A PROCESSION FOR KOHEN

A PROCESSION FOR KOHEN

From Chicken Soup for the Horse Lover's Soul II

A Procession for Kohen

Faith, n. Belief without evidence in what is told by one who speaks, without knowledge, of things without parallel.

Ambrose Bierce

As with most of our horse rescues, this one began with a phone call. An ex-race horse, winning nearly a million dollars but no longer able to breed was now considered useless by his owner and being readied for slaughter. The call came from an employee of the stable who had grown attached to the horse and was hysterical at the thought of his fate.Would we please accept him? Two weeks later, Kohen would arrive at our facility.

I placed Kohen in isolation until the vet could examine and geld him. The surgery was a miracle in itself as it would prove, due to massive infection, the horse was lucky to be alive. Life had not been easy for this big, beautiful stallion. His legs showed signs of pin firing and he had been nerve blocked—both legal procedures performed to permit a horse to continue racing with injuries but without being aware of his pain. Definitely not the miracle fix it appears to be. Kohen could no longer feel the lower part of his legs, causing him to walk with a stiff, robotic gait. Unable to feel a touch, in order to lift his front feet, he had to be thrown off balance. Over the years, the effect of these procedures would cause unimaginable damage to his back.

Kohen was an easygoing horse. He loved people and got along well with all the other horses. In fact, they had developed a deep-seated bond that even I wasn’t aware of.

Several years had passed when one afternoon I noticed Kohen and another horse, a mare, romping and playing in the field. Fascinated by their antics, I watched them for awhile. They were having such great fun when suddenly the little mare bumped Kohen off balance and he fell. Try as he might, he was unable to get up. I ran to him and with much maneuvering and an adrenaline rush, I positioned myself under his back end and lifted him to his feet. Still struggling, he was up but I didn’t know for how long. I telephoned the vet.

The vet arrived, checked Kohen thoroughly and told me that I had done everything possible. He explained that the many years of added stress on Kohen’s back, due to his compensating for his front legs, had caused his spine to give out. He said the humane solution would be to euthanize Kohen.

Horses normally run from illness or death of another horse, but to our amazement as the vet prepared to release Kohen from his pain, all the other horses gathered around him. As I tried to hurry them off, they pressed tighter and tighter against Kohen, as if to embrace him. As Kohen passed away, I watched in awe as the horses very slowly and evenly parted, easing his lifeless body to the ground.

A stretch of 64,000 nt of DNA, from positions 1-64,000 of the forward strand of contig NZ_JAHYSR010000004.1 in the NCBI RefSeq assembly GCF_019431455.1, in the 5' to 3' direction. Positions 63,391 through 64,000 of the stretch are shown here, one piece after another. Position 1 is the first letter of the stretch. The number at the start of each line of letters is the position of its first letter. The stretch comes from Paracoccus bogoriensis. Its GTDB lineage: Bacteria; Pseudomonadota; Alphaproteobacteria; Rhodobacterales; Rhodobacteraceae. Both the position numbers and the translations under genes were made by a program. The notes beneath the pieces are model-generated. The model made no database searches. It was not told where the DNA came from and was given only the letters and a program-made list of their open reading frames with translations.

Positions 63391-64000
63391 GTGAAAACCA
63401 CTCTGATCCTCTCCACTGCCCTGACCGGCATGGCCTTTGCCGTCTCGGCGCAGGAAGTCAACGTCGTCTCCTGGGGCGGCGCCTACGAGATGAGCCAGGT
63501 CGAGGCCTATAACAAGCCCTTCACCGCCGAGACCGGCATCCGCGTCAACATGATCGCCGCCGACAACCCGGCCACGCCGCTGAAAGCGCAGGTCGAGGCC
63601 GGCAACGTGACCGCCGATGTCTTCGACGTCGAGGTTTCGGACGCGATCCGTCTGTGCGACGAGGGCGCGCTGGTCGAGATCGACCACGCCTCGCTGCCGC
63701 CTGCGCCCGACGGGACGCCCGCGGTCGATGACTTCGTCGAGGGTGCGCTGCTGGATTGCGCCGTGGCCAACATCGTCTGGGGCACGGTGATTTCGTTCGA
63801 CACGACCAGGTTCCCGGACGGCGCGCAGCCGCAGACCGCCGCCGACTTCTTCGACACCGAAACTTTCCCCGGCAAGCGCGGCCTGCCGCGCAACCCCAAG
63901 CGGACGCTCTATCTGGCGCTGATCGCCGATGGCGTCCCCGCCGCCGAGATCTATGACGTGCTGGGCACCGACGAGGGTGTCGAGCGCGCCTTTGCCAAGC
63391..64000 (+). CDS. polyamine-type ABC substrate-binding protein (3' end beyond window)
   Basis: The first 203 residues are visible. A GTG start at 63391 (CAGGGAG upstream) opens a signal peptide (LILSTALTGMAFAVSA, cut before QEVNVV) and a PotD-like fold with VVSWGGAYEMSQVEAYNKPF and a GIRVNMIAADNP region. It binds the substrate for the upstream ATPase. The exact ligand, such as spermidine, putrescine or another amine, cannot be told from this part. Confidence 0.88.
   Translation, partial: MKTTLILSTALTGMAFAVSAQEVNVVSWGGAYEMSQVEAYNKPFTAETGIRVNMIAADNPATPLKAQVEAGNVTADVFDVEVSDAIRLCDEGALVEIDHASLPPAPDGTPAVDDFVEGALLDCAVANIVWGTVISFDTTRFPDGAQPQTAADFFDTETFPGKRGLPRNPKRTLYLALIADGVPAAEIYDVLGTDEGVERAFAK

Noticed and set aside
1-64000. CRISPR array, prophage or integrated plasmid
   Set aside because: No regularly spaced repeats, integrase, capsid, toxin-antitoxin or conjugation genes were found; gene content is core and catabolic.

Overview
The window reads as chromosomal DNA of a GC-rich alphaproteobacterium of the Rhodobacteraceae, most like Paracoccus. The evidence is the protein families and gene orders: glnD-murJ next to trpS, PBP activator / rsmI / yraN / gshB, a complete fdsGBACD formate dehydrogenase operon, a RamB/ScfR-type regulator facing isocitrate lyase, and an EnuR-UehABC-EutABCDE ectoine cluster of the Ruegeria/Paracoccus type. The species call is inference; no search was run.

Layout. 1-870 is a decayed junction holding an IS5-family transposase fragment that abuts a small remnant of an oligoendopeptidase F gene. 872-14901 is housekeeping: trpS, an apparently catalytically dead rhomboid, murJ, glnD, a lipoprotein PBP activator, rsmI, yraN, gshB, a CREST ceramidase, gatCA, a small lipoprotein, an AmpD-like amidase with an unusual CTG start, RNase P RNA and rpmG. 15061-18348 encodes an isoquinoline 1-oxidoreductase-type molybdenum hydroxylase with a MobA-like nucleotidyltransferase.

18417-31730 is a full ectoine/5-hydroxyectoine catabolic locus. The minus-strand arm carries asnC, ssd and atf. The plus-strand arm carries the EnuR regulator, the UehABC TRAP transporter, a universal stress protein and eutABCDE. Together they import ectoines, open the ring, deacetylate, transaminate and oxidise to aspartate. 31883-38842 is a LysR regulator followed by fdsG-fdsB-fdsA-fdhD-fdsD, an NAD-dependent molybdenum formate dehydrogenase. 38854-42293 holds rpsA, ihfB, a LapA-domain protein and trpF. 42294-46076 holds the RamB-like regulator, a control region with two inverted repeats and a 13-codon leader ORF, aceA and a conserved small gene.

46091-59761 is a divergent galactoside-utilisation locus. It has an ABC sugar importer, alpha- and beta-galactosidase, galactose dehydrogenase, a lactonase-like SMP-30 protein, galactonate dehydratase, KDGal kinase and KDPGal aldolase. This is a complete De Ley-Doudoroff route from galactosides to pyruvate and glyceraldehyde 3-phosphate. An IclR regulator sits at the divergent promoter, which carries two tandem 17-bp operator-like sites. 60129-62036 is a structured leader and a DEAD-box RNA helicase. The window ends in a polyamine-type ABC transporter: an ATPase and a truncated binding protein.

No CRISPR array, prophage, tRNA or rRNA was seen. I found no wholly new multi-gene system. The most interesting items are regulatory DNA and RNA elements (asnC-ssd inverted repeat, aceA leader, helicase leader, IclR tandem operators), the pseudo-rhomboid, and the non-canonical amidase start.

I covered him and waited for my husband to come home from work. When we returned to the field, Kohen was uncovered. Scuff marks and patches of missing hair were evidence that his devoted pasture mates had tried to wake him, to get him to rejoin the herd.

As we raised Kohen to move him to the back ridge we beheld a sight we had never seen before. Eighteen horses, one following immediately behind the next and with their noses to the ground, formed a procession and followed directly behind us to Kohen’s gravesite two fields away. Total silence from all except, at the very end of the procession, our little donkey mournfully braying.

When Kohen was placed in his grave and covered, his loyal companions returned to their fields. The little donkey would cry until the chimes of midnight.

What was this special bond and why with this horse? Maybe the others realized that, other than my husband and me, Kohen had no one. After the hundreds of thousands of dollars he won and the many, many top race winners he produced, he was callously discarded. Not seen fit for anything but slaughter by anyone but one determined employee who thought he deserved more in life.

I’ll never forget and probably never again see, eighteen horses and a little donkey in a proud procession to lovingly say good-bye to their forever friend.

Sissy Burggraf

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